The Injunction Hearing was held today in a packed courtroom at the Federal Courthouse by District Judge Xavier Rodriguez. After more than four hours of testimony and cross-examination of the Coalition's witnesses, Judge Rodriguez decided to postpone his ruling until February 8th. The diverse group of witnesses, including Nadine Saliba, an Arab-American activist and Lorinda Carr, a disabled veteran who uses a wheelchair, answered questions from the plaintiff's lawyer, Amy Kastely, regarding the arbitrary and discriminating schema for marching organizers and marchers. Sabila testified regarding the $3000 fee she was quoted for an estimated 200 Arab-American women marching on the streets, and Karr testified about the difficulty of using the city's cracked sidewalks in a wheelchair. Graciela Sanchez, one of the Coalition leaders, stated that an activist planning a March for Darfur was quoted a $12,000-$15,000 user's fee - because the group - consisting of five runners with torches - wanted to be on the streets.
"It's your message, so you should have to pay for it...It's just like renting a house," said Mayor Phil Hardberger in response to the lawsuit, as reported in the San Antonio Express-News on December 20th.
photo credits: Mia Kang, Esperanza Center
Monday, December 10, 2007
1. At least two "Fiesta" Parades
2. The MLK March
3. The Cesar Chavez March
4. Diez y Seis de Septiembre
5. Veterans Day
6. Mardi Gras
The City of San Antonio is one of many cities around the country facing these restrictive ordinances and legal challenges to them. On December 20th, Judge Xavier Rodriguez will hold a hearing on the injunction that would prevent the City of San Antonio from enforcing the Parade Ordinance.
Tuesday, December 04, 2007
Herman Taylor, the recently-hired Assistant Procurement & Facilities Director at SAHA, has resigned after only two months reporting to Patrick Bourcier, Director of Procurement & Facilities - in shock at the contracting miasma at SAHA. Taylor, who is a professionally-certified public buyer, (know as CPPB), was the only procurement-certified manager at SAHA, says that he was appalled at SAHA's antiquated commodity code system that should have been updated "at least five years ago. "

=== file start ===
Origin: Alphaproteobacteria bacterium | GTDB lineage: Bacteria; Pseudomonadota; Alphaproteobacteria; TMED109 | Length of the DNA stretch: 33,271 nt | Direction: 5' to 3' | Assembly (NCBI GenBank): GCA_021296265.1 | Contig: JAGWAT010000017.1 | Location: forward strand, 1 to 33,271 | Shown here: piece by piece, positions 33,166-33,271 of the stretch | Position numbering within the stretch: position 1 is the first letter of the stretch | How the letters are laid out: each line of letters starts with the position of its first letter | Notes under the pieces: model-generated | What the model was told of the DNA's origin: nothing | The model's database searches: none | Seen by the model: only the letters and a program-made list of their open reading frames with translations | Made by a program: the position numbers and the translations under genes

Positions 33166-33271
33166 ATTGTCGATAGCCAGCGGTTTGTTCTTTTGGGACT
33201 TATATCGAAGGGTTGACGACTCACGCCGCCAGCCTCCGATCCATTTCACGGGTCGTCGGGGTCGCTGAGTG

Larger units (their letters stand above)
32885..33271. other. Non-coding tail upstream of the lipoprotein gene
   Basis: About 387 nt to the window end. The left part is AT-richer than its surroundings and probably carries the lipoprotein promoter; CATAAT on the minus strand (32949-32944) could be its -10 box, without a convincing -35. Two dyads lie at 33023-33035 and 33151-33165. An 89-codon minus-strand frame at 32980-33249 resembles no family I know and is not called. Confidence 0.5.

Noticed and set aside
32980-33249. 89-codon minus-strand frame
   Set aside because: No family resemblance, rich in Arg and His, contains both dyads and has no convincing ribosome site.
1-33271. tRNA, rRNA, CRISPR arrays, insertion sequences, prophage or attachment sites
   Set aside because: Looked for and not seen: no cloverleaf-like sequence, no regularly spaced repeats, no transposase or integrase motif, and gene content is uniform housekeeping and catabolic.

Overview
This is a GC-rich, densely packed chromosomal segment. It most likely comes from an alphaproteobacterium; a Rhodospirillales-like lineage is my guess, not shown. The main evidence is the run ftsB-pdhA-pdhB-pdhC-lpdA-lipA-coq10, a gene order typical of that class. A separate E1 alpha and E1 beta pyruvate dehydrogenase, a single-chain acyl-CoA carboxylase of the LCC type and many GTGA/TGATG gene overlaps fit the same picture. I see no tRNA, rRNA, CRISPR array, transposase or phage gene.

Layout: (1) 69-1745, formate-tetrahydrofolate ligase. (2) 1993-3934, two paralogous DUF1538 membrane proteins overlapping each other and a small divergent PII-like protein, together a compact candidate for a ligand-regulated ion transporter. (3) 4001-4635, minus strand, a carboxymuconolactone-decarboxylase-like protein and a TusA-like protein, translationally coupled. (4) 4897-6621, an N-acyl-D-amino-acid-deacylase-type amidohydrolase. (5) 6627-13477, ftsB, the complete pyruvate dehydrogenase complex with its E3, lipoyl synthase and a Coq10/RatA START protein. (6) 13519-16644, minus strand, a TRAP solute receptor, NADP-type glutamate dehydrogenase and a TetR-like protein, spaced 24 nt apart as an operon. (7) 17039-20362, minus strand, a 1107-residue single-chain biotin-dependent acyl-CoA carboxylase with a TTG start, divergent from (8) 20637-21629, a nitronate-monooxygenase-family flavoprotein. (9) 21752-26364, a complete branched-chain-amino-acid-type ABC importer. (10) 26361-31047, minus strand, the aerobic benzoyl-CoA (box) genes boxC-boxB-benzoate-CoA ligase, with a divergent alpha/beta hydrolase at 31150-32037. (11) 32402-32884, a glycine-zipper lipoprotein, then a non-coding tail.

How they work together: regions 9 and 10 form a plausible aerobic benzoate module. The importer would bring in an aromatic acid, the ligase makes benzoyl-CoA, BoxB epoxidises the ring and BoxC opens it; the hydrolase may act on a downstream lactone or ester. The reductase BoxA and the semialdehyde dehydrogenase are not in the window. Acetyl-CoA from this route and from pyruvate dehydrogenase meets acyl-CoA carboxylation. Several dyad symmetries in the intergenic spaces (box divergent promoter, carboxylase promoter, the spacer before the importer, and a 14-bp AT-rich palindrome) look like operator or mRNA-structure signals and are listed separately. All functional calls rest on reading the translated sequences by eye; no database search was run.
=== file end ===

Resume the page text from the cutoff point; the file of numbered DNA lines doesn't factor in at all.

Because SAHA has neglected using the government's national and efficient coding system for contracting, Taylor explained, the Housing Authority has little room for the many variations and categories of contracts that need to be established, reviewed, and re-configured according to governmental regulations.
Pursuant to his responsibilites while at SAHA, Taylor said that "When I went through and found the contracts, I went into the system and couldn’t determine what contracts were in place and the Director told me it (the contracts) was not accurate information." Taylor says there was no information on the contracts based on what was expired. So he’s (Bourcier) probably changing the contracts in the system – not in paper. So it lets him cover up the problem. Ninety percent of that (contract) information was not accurate."
Further, Taylor said there were "alot of contracts coming up for expiration," and they should be extended or renegotiated. And while many contracts are eligible for that, he made a list of "40 -50 contracts that need to be (newly) established." In other words, the contracts need to go out through proscribed governmental bidding procedures.
To get around the contracting slowdown created by incompetence, he said that SAHA is making non-profit procurement contracts via their corporate entities, to get around federal regulations. In other words, SAHA is using for-profit procurement procedures for non-profit procurement contracts.
Bourcier's salary is near the range of "six-figures,' according to Taylor's estimation. Taylor also stated that he was writing a letter to SAHA's CEO, Henry Alvarez III, detailing his observations, and recommending that SAHA have two separate departments, each charged with Contract Management and Procurement.
Taylor says that while some people at SAHA wanted him to "shine," he had begun to feel he was hired to protect Bourcier, who has been at SAHA for a dozen years - and to "clean up" the Procurement Office without being given any authority whatsoever.
credits: Mirasol Homes, www.hobb.org/hobbv1/